# ENGIN112 L20: Sequential Circuits: Flip flops October 20, 2003 ENGIN 112 Intro to Electrical and Computer Engineering Lecture 20 Sequential Circuits: Flip.

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ENGIN112 L20: Sequential Circuits: Flip flops October 20, 2003 ENGIN 112 Intro to Electrical and Computer Engineering Lecture 20 Sequential Circuits: Flip flops

ENGIN112 L20: Sequential Circuits: Flip flops October 20, 2003 Overview °Latches respond to trigger levels on control inputs Example: If G = 1, input reflected at output °Difficult to precisely time when to store data with latches °Flip flips store data on a rising or falling trigger edge. Example: control input transitions from 0 -> 1, data input appears at output Data remains stable in the flip flop until until next rising edge. °Different types of flip flops serve different functions °Flip flops can be defined with characteristic functions.

ENGIN112 L20: Sequential Circuits: Flip flops October 20, 2003 D Latch Q Q’ C D S’ R’ S R S R C Q Q’ 0 0 1 Q 0 Q 0 ’ Store 0 1 1 0 1 Reset 1 0 1 1 0 Set 1 1 1 1 1 Disallowed X X 0 Q 0 Q 0 ’ Store 0 1 1 1 1 0 X 0 Q 0 Q 0 ’ D C Q Q’ °When C is high, D passes from input to output (Q)

ENGIN112 L20: Sequential Circuits: Flip flops October 20, 2003 Clocking Event Lo-Hi Lo-Hi edge Hi-Lo Hi-Lo edge °What if the output only changed on a C transition? C DQ Q’ 0 0 1 1 1 0 X 0 Q 0 Q 0 ’ D C Q Q’ Positive edge triggered

ENGIN112 L20: Sequential Circuits: Flip flops October 20, 2003 Master-Slave D Flip Flop °Consider two latches combined together °Only one C value active at a time °Output changes on falling edge of the clock

ENGIN112 L20: Sequential Circuits: Flip flops October 20, 2003 D Flip-Flop D gets latched to Q on the rising edge of the clock. °Stores a value on the positive edge of C °Input changes at other times have no effect on output C DQ Q’ 0 0 1 1 1 0 X 0 Q 0 Q 0 ’ D C Q Q’ Positive edge triggered

ENGIN112 L20: Sequential Circuits: Flip flops October 20, 2003 Clocked D Flip-Flop °Stores a value on the positive edge of C °Input changes at other times have no effect on output

ENGIN112 L20: Sequential Circuits: Flip flops October 20, 2003 Positive and Negative Edge D Flip-Flop °D flops can be triggered on positive or negative edge °Bubble before Clock (C) input indicates negative edge trigger Lo-Hi Lo-Hi edge Hi-Lo Hi-Lo edge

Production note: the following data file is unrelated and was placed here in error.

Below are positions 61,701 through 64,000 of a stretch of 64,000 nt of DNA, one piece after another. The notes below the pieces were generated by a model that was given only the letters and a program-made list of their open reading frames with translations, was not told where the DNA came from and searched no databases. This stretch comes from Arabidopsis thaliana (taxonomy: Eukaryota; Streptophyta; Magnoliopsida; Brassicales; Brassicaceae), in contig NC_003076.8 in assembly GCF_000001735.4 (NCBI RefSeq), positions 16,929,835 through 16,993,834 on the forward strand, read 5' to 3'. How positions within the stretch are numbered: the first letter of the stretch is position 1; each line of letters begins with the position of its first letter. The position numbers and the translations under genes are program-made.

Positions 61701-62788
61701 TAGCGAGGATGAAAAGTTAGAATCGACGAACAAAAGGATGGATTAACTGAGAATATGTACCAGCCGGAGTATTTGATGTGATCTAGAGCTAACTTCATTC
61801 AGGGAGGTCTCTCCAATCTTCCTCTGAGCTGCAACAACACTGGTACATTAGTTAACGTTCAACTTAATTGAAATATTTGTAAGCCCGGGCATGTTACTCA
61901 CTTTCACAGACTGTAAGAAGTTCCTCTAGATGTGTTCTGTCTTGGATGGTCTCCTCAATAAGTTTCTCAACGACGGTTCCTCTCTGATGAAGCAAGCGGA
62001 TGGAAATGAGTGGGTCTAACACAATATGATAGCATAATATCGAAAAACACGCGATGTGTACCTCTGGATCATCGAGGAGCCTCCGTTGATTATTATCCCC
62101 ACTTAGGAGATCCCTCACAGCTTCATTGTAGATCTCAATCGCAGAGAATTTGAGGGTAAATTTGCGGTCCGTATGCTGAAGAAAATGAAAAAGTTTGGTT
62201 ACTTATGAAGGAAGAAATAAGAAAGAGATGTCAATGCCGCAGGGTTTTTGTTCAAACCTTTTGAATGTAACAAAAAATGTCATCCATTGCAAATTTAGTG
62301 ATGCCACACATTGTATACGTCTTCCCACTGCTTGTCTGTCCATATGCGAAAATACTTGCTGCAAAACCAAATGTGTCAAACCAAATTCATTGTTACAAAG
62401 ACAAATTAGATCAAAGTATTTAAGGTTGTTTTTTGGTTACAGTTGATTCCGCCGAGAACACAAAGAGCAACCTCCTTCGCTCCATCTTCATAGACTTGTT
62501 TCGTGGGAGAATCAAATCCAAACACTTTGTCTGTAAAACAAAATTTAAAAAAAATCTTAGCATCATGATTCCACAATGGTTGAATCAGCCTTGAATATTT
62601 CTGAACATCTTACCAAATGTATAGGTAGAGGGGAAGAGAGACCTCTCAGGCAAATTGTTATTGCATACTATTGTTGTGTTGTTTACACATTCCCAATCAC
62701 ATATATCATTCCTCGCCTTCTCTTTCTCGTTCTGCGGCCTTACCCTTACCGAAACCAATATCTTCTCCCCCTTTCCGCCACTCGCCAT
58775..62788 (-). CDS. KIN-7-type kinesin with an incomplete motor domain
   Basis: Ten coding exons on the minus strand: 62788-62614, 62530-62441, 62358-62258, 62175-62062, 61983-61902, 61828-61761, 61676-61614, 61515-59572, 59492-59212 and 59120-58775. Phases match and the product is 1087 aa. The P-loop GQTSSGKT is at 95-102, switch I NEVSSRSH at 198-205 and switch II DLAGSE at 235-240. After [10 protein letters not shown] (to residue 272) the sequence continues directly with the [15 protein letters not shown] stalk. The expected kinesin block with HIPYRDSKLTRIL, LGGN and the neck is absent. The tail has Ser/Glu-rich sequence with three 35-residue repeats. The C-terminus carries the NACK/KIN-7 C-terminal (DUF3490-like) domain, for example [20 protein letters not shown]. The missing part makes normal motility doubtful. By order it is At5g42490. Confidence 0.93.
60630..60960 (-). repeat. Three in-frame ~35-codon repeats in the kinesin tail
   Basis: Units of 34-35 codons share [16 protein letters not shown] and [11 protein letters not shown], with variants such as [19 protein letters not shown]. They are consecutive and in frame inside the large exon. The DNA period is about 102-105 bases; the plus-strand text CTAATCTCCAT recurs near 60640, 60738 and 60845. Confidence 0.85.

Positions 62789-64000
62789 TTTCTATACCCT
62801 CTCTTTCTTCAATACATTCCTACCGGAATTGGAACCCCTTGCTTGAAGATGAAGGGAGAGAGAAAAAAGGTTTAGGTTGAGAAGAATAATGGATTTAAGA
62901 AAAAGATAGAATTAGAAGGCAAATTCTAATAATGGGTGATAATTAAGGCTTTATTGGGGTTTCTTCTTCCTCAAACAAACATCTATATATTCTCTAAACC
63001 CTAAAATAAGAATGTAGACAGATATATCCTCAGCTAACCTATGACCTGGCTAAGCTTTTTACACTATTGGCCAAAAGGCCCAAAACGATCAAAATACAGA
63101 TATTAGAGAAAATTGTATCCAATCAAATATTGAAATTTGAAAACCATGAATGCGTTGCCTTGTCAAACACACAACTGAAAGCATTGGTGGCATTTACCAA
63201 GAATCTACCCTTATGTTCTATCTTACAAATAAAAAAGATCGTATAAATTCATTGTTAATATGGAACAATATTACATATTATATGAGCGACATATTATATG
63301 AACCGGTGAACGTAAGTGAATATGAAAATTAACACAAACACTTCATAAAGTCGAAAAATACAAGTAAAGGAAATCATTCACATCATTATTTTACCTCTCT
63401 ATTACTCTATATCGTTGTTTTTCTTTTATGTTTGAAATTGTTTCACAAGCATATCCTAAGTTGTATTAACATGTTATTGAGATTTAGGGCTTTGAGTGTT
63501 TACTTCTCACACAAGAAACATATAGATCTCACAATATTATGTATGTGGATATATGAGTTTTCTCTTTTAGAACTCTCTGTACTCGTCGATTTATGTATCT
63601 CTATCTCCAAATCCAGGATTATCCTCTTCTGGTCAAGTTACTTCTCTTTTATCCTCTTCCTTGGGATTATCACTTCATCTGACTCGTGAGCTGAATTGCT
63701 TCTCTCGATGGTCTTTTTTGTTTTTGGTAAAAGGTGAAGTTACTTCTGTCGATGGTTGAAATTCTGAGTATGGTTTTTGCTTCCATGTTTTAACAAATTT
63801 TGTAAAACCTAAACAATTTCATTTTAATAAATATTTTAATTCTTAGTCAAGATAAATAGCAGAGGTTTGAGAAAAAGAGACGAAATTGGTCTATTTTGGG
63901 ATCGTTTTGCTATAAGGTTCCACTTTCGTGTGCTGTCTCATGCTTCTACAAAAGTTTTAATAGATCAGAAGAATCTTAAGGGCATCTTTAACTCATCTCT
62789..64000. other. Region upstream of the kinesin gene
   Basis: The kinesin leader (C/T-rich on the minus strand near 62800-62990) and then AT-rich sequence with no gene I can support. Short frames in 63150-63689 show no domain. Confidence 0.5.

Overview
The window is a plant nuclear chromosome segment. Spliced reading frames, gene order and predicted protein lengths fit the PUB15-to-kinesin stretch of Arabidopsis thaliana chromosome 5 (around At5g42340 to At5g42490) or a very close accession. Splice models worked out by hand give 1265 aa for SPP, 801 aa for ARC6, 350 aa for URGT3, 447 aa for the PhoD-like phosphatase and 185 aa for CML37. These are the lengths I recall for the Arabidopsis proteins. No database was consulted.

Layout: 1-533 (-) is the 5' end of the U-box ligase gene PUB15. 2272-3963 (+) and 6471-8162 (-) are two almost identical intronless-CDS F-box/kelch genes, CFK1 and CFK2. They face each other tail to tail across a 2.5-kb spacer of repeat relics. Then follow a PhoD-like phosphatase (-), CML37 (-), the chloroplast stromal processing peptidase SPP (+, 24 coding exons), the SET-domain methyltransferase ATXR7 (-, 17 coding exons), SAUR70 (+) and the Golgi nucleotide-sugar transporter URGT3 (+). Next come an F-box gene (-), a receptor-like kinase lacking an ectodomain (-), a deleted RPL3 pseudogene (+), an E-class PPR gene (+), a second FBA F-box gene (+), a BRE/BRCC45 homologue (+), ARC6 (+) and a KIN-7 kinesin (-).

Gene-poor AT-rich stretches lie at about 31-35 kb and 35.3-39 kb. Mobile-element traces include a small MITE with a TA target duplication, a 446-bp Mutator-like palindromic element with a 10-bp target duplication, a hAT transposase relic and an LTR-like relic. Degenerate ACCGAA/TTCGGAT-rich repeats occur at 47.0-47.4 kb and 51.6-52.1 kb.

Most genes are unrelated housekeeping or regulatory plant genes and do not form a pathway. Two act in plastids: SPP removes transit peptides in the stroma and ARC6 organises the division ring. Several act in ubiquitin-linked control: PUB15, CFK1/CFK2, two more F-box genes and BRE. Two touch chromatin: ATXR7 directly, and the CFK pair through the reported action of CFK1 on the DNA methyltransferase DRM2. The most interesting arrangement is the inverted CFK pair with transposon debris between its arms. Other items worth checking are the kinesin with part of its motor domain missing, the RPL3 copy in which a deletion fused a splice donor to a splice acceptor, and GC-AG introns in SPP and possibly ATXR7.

ENGIN112 L20: Sequential Circuits: Flip flops October 20, 2003 Positive Edge-Triggered J-K Flip-Flop 0  Q 0 Q 0 ’ 0 1  1 0  1  TOGGLE QJ Q’ CLK K °Created from D flop °J sets °K resets °J=K=1 -> invert output

ENGIN112 L20: Sequential Circuits: Flip flops October 20, 2003 Clocked J-K Flip Flop °Two data inputs, J and K °J -> set, K -> reset, if J=K=1 then toggle output Characteristic Table

ENGIN112 L20: Sequential Circuits: Flip flops October 20, 2003 Positive Edge-Triggered T Flip-Flop 0  Q 0 Q 0 ’ 1  TOGGLE Q Q’ C T °Created from D flop °T=0 -> keep current °K resets °T=1 -> invert current

ENGIN112 L20: Sequential Circuits: Flip flops October 20, 2003 Asynchronous Inputs J, K are synchronous inputs o Effects on the output are synchronized with the CLK input. Asynchronous inputs operate independently of the synchronous inputs and clock o Set the FF to 1/0 states at any time.

ENGIN112 L20: Sequential Circuits: Flip flops October 20, 2003 Asynchronous Inputs

ENGIN112 L20: Sequential Circuits: Flip flops October 20, 2003 Asynchronous Inputs Note reset signal (R) for D flip flop If R = 0, the output Q is cleared This event can occur at any time, regardless of the value of the CLK

ENGIN112 L20: Sequential Circuits: Flip flops October 20, 2003 Parallel Data Transfer °Flip flops store outputs from combinational logic °Multiple flops can store a collection of data

ENGIN112 L20: Sequential Circuits: Flip flops October 20, 2003 Summary °Flip flops are powerful storage elements They can be constructed from gates and latches! °D flip flop is simplest and most widely used °Asynchronous inputs allow for clearing and presetting the flip flop output °Multiple flops allow for data storage The basis of computer memory! °Combine storage and logic to make a computation circuit °Next time: Analyzing sequential circuits.

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